If you’ve ever been an avid gym member, you’ve probably dreaded the first couple weeks of every new year.
New Year’s resolutions can bump gym attendance by as much as 50% in the first couple weeks of a new year. Of course, that newfound discipline is short lived. By the second week of February, as much as 80% of the new members likely have already dropped out.
Starting a routine is hard, even if you know it’s in your best interest. This is especially true for organizations — more so when the return on investment is long-term.
This is the scenario organizations often face when working on their strategic planning process. It’s easy to have a grand vision of a disciplined strategic management process. It is much harder to turn that plan into a reality.
I’m guilty of it too. Even as a Balanced Scorecard consultant, I struggle to hold regular strategy review meetings in my own company.
Trying to fit every detail into our Balanced Scorecard
Up until recently, our company, ESM, has had about 25 objectives on our organizational strategy map, with an additional 50 measures and initiatives. That’s about par for the course across industries, and we felt that it was a manageable number. However, we’re a small team, and the process of even just defining each objective, measure, and initiative is labor-intensive, let alone regularly updating each element. Managing our complex strategy map felt like extra work on top of everything else that needed to get done yesterday.
Our old map looked like this:
I have to say, it’s a great strategy map. It follows all of the best practices with causal linkages, themes, and a clearly articulated mission statement.
Yet if I were to ask you to look at that map and tell me what our five priorities were for that year, could you?
Keep it simple
Our old strategy map included many ways of breaking down our performance but failed to focus the team on clearly articulated priorities. That isn’t an unusual challenge for our clients. Complex strategy maps are a symptom of departmental desire to be represented as part of the strategy. While it is true that operations are critical to the success of the business, they may not necessarily be one of the top strategic change objectives.
Remember: Operations preserve value. Strategy creates new value.
The different departments and teams competing for limited real estate on your strategy map is a good metaphor for the fundamental challenge of strategy: you need to make tough decisions on how to use your limited resources. We wanted our strategy map to reflect that.
So we slimmed it down.
Our new strategy map focuses on just 12 objectives, cutting our old map in half. Instead of cluttering our strategy with operational objectives (that we have separate weekly meetings to discuss anyway), we focused on the major priorities for the year. Here is what our new map looks like:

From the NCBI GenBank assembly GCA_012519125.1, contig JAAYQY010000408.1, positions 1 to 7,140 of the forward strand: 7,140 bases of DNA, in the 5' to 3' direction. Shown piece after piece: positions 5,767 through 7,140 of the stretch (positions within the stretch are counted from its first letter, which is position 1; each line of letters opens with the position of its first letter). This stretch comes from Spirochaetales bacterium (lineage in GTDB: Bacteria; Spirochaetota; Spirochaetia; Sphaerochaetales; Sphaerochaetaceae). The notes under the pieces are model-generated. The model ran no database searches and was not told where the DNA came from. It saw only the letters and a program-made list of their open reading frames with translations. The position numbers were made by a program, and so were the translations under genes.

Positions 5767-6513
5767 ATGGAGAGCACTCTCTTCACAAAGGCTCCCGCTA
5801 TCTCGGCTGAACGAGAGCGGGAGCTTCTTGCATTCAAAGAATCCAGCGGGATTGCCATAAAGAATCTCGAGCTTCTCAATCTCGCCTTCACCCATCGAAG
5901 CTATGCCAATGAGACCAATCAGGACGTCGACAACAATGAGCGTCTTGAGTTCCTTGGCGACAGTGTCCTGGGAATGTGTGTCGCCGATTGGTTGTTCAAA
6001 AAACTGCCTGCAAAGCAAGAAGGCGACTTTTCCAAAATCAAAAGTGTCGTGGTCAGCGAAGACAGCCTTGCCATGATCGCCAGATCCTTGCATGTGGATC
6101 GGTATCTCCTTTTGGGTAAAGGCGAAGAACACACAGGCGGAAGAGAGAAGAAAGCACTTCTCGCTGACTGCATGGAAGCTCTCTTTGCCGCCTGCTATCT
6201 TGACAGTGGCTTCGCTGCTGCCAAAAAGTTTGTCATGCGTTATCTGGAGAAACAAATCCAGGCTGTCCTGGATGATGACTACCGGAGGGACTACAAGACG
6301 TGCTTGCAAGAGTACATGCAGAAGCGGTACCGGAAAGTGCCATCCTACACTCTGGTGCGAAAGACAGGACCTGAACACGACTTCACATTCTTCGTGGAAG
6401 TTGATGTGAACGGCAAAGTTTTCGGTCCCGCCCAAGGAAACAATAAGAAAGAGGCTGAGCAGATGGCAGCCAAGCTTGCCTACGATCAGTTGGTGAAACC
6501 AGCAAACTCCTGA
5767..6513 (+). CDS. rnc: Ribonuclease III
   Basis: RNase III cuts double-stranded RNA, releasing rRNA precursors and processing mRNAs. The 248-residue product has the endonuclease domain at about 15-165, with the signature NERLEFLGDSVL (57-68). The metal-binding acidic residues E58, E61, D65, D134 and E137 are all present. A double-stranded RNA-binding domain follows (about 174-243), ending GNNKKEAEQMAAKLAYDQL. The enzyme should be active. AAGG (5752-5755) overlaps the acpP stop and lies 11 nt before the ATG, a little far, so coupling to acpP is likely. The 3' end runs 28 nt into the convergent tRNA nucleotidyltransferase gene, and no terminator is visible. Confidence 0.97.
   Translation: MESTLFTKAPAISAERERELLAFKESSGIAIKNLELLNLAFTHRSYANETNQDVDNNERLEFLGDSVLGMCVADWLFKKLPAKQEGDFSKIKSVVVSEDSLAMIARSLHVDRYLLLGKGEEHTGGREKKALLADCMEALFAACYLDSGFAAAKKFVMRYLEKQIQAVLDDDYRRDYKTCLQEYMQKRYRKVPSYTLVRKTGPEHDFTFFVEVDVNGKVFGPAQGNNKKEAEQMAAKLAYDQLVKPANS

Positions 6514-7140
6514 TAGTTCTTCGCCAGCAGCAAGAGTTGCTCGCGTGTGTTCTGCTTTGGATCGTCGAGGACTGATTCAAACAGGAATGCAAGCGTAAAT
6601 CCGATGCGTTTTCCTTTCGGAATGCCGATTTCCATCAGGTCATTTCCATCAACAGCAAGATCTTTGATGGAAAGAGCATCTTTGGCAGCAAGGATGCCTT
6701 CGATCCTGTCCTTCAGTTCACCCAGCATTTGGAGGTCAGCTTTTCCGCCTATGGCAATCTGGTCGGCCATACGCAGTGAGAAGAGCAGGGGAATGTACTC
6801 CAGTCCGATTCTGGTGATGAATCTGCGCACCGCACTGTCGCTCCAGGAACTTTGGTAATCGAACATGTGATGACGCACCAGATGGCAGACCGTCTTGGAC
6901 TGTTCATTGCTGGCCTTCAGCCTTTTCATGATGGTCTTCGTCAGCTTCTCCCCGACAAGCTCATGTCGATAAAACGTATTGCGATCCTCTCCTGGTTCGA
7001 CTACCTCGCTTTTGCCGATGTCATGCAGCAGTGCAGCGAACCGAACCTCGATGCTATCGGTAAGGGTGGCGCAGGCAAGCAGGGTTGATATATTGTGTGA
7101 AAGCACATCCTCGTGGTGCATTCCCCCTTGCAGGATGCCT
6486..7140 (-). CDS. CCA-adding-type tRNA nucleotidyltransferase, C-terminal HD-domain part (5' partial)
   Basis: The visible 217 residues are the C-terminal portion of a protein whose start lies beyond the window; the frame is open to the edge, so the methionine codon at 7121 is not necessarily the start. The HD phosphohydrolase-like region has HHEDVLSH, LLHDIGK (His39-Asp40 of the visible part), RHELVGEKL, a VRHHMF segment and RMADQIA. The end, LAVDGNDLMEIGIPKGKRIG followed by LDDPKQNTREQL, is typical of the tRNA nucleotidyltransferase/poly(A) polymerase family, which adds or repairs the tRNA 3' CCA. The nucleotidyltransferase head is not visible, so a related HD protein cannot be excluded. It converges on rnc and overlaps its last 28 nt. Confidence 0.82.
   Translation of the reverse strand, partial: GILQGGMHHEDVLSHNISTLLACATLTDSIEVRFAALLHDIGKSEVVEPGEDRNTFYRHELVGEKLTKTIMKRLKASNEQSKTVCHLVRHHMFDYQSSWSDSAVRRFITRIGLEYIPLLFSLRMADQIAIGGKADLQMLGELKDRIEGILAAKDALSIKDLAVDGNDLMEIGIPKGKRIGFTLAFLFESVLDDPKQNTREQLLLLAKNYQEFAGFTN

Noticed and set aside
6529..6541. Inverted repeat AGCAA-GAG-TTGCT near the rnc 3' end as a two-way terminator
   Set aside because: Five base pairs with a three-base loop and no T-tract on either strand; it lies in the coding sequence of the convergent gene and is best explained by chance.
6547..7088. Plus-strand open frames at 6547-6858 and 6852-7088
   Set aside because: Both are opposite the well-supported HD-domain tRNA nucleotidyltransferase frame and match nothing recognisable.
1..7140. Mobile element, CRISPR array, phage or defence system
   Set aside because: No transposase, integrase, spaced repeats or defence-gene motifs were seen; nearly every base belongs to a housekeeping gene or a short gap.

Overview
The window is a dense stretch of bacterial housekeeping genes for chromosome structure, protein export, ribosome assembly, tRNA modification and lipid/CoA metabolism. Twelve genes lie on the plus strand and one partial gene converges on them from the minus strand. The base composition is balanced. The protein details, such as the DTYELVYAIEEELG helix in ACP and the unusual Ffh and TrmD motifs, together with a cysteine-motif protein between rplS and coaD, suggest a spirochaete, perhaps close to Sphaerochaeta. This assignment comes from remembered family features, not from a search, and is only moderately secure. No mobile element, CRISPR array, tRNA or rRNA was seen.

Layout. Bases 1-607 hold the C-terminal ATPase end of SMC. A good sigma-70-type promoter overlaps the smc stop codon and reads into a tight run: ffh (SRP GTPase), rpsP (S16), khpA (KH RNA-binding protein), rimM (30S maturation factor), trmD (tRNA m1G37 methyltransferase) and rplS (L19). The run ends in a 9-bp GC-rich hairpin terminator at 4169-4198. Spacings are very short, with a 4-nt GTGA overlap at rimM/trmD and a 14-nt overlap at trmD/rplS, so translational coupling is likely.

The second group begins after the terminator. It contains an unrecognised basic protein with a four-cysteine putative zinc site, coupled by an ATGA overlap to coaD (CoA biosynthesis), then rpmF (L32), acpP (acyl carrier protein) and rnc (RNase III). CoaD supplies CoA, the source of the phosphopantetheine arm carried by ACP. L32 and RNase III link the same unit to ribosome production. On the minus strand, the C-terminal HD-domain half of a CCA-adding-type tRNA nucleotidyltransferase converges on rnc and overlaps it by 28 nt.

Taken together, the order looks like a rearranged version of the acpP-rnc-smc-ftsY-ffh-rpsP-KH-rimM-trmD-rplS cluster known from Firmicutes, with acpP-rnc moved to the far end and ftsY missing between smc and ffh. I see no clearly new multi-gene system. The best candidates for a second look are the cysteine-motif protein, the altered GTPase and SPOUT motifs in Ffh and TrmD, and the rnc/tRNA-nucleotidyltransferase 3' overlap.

With fewer objectives, it became much easier to communicate our strategy to the team. In fact, I can do it in four short bullets:
- Improve on a high quality product that makes the BSC simple to manage
- Market how valuable our product is
- Teach our clients how to better manage their BSC with engaging and proactive account management
- Weekly ice cream socials
Reducing the number of objectives had an immediate impact on our ability to prepare for and conduct strategy review meetings. In the year since we implemented our new map, we have been much more disciplined conducting quarterly strategy reviews and refreshes.
Slimming down has also changed how the team perceives strategy reviews. With only 12 objectives, suddenly, the team stopped dreading strategic planning, and became more engaged with the process itself.
So to recap, here are two things to think about as part of your strategic planning and strategy review meeting preparation:
1) Less is more
There is no perfect number of objectives for your organization. Especially in larger organizations, it is common to have over 20 objectives on your map. But in general, a good number to shoot for is 12. If you tell your team that you need to summarize the direction of your organization in just 12 objectives, you will spark some powerful conversations around what those 12 objectives should be. You might not get that concise, but it is a good target to work towards.
The “less is more” philosophy applies to your initiatives and measures as well. If you have 12 objectives and an overwhelming amount of measures and initiatives, you’ll defeat the purpose of having a focused strategy map. Pick the critical measures and stick with them.
2) Schedule your strategy review meetings now
Pick your strategy review dates and stick with them. We recommend quarterly meetings, but find the frequency that works for you. By scheduling your meetings in advance, you ease logistical concerns down the road, and plant a clear stake in the ground indicating your commitment to this strategy management process.
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